She grew up in East Palo Alto, where she attended school in the Ravenswood City School District and at Eastside College Preparatory School in East Palo Alto. She went on to attend Stanford University, where she earned a bachelor's degree in sociology and a master's degree in elementary education before becoming a teacher in Washington, D.C., where she taught kindergarten through second grade. She's now an anti-bias educator, instructional coach and lecturer based in Oakland.
Even as a kid, she'd loved writing, she said, sharing that her mom recently rediscovered some old poetry she'd written, as well as a script she'd once written for her then-favorite TV show, "Sister, Sister."
When she sat down to write this book, she said she got stuck a few times as she processed her own hurt and frustration with the retailers.
"To me, this was a practice rooted in discrimination," she said.
What emerged was a narrative about an inquisitive 6-year-old girl named Maliyah who goes with her mom to buy shampoo when they notice that products for her hair type are locked up. Readers will have to get a copy to learn what happens next: "Maliyah and her mom must decide — buy the products or take a stand?" the book's website says.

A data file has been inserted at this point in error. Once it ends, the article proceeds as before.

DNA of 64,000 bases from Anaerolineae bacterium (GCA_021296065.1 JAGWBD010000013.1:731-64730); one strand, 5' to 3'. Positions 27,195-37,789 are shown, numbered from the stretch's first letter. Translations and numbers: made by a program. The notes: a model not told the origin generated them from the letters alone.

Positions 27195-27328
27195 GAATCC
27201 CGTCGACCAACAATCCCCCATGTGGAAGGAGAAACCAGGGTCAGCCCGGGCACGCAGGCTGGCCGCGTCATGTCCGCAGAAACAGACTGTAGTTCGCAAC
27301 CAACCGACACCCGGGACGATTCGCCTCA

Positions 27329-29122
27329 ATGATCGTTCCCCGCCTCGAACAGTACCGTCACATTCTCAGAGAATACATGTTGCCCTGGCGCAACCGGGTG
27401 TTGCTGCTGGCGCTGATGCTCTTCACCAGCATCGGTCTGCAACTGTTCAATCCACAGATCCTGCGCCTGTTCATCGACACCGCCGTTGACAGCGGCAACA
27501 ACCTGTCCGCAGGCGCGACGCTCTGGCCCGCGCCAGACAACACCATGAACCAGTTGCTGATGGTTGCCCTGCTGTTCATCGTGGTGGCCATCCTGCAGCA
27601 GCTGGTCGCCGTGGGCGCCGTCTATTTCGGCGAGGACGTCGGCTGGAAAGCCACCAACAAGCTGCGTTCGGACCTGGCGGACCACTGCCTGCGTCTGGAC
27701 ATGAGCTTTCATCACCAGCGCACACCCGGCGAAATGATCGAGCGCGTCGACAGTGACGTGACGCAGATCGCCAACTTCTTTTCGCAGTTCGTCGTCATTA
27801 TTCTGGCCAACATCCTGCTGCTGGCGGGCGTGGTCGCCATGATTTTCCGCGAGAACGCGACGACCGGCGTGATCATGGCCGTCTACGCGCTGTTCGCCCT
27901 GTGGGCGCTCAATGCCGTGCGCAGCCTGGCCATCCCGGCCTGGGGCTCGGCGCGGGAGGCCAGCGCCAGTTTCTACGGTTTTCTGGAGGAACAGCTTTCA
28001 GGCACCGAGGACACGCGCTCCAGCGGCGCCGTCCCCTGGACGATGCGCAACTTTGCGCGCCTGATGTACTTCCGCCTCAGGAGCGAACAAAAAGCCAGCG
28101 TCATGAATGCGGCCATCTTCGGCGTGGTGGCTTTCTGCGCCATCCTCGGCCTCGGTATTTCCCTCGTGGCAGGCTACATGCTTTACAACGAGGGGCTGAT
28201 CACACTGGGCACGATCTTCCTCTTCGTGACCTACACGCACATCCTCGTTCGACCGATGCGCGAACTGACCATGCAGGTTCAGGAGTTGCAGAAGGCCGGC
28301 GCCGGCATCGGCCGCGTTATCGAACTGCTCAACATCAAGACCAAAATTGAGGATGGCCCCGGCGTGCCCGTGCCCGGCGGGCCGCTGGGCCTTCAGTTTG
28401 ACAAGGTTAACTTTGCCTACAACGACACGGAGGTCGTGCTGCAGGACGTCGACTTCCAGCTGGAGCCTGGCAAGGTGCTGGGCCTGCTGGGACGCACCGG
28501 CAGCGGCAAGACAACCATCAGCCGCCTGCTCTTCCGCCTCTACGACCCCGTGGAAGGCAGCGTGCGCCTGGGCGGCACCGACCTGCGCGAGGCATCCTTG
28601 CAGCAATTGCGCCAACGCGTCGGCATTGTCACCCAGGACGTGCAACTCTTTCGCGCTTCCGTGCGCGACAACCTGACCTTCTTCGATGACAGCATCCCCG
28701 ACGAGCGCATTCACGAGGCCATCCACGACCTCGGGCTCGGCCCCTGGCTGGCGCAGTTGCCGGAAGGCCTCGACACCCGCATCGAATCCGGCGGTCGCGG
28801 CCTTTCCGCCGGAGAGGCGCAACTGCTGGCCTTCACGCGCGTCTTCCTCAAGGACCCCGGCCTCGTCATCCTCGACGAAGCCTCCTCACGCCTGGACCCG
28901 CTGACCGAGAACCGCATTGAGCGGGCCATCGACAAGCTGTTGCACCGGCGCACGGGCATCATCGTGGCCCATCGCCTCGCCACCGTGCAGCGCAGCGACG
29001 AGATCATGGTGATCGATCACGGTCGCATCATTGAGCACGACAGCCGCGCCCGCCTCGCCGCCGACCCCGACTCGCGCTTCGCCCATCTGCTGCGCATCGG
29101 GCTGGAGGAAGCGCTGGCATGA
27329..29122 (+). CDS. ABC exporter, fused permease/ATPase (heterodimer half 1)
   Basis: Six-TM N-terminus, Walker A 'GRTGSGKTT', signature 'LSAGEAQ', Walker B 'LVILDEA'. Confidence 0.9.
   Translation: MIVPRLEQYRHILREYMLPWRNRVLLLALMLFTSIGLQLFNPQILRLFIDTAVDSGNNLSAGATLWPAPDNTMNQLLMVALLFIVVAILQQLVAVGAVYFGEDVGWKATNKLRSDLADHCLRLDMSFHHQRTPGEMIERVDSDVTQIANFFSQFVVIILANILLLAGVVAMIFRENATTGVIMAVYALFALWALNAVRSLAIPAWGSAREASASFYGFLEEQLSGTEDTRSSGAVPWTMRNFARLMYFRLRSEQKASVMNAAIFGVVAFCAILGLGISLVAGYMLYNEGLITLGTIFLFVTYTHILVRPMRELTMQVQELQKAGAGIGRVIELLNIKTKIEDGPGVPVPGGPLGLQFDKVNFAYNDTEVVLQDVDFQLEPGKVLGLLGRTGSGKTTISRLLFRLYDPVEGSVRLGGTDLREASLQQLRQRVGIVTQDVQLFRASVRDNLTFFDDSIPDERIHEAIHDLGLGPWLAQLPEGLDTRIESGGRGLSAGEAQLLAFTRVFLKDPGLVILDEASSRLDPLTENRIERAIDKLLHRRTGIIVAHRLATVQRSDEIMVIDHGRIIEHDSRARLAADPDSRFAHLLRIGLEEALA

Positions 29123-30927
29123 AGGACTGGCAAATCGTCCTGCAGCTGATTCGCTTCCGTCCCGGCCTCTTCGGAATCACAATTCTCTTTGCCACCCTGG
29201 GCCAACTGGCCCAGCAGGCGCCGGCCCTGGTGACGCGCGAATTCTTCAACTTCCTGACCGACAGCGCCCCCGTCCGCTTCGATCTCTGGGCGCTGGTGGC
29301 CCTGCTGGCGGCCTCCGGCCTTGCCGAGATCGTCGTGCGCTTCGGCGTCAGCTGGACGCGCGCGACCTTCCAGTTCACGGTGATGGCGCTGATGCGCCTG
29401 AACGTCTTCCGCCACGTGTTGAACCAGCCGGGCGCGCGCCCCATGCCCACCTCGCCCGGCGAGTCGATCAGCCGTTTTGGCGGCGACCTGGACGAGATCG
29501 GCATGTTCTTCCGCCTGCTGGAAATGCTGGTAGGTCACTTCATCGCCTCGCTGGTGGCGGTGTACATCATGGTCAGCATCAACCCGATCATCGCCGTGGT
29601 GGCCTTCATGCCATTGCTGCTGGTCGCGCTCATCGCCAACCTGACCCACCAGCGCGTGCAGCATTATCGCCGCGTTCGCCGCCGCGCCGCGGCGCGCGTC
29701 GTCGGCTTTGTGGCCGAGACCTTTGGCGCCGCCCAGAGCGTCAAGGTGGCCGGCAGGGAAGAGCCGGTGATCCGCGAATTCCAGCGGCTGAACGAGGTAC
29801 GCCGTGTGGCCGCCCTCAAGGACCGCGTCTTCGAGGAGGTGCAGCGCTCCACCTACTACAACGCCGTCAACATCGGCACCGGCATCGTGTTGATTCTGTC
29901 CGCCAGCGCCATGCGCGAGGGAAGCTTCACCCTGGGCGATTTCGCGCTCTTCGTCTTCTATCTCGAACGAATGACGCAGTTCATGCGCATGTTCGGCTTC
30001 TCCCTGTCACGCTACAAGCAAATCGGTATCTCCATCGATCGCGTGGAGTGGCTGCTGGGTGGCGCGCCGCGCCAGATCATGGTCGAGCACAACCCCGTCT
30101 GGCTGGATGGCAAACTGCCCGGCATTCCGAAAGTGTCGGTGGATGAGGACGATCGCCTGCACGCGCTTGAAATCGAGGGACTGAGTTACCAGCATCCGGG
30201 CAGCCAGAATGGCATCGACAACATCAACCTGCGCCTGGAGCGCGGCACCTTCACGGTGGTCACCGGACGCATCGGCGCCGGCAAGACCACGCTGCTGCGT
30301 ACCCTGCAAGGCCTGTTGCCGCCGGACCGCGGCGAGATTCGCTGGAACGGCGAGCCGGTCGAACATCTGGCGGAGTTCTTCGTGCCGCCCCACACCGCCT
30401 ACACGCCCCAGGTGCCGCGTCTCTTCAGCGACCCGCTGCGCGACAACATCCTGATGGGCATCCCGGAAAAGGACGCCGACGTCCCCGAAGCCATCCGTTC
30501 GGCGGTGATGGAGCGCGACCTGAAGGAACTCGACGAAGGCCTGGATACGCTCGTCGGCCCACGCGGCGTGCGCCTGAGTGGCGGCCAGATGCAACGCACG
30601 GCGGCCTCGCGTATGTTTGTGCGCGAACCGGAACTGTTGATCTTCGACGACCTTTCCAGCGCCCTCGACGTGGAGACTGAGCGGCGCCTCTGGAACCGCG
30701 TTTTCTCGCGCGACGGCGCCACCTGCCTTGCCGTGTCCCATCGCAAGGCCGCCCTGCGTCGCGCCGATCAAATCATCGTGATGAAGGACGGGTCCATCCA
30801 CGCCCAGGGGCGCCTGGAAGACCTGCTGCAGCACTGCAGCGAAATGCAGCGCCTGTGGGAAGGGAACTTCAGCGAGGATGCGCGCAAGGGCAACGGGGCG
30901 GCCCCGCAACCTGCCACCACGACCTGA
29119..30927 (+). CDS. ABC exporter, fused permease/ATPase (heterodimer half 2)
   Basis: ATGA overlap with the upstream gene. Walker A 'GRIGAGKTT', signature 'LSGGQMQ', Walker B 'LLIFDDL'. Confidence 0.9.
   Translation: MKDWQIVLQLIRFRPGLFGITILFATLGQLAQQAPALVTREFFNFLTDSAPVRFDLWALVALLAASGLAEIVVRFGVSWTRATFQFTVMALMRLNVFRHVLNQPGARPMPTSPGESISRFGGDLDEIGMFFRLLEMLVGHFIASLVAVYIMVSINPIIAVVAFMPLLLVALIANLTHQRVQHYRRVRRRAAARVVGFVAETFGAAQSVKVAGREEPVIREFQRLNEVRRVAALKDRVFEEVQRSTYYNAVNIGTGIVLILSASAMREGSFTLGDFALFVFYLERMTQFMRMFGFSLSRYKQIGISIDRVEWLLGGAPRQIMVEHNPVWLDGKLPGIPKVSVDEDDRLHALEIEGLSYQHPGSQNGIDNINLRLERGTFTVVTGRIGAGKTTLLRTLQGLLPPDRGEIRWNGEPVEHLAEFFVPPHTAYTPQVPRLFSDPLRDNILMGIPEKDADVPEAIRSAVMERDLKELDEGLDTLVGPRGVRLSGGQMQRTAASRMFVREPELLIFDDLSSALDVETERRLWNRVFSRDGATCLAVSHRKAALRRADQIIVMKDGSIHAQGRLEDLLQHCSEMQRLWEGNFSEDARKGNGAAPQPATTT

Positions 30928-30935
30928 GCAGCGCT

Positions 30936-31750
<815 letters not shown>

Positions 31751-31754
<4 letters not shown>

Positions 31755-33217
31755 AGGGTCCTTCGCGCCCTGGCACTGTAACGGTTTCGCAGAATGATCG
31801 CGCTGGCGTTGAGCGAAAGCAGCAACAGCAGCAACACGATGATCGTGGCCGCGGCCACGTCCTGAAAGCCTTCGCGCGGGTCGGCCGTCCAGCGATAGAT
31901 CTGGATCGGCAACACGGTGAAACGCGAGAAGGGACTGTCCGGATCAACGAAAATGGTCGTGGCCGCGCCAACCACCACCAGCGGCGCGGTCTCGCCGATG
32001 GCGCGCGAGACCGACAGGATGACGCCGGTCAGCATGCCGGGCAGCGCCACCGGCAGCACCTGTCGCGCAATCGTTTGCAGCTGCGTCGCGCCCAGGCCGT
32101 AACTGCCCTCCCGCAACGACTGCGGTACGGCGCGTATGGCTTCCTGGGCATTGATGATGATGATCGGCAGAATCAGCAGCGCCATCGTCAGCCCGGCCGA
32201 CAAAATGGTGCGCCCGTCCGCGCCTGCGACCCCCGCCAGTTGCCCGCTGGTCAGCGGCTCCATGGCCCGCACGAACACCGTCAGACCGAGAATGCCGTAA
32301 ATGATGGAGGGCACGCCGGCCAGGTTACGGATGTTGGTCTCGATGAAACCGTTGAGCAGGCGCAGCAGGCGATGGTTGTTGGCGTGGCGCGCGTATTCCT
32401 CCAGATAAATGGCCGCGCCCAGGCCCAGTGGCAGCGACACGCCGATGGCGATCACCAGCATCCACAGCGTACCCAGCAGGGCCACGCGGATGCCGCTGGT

McGee said she had completed the story and was letting the manuscript sit for a few months when she met with one of her high school mentors, who encouraged her to share the manuscript with her and another author.
"After that, the ball started rolling," McGee said. After sharing it with a few friends who were supportive, she said that she began to think, "Maybe I do have something here."
Through one of the social media groups she belongs to, she found an illustrator.
The illustrator's first sketch of the main character, she said, brought tears to her eyes. "I was like, this is her. This is the character in my head."
McGee has used the crowdfunding website Kickstarter to self-publish the book, and is planning to have copies of the books prepared by January.
One of the promotions she set up for Kickstarter supporters asks people to buy a book for themselves and support the donation of a classroom copy to a school in East Palo Alto or Oakland.
So far, there are about 150 books earmarked for students in East Palo Alto and a total of about 900 copies preordered, she said. She plans to spend time in East Palo Alto classrooms doing virtual and in-person visits, leading lessons and conversations with students about the book.
McGee launched the Kickstarter campaign on her birthday this year and so far has raised more than $13,000 in support of the book and her mission to bring it to the community, she said.
"I think the Kickstarter was successful because we're finally acknowledging the elephant in the room and finally starting to have courageous conversations about racism," she said.
She said she's motivated to give back to the community of East Palo Alto in particular because the community shaped her.
"I will be forever indebted to East Palo Alto," she said. "It made me the person that I am."
"It's such a vibrant community of people who are doing amazing things ... so I just want to give back to a community that's given so much to me," she said.
Go to freethecurlsftc.com for more information.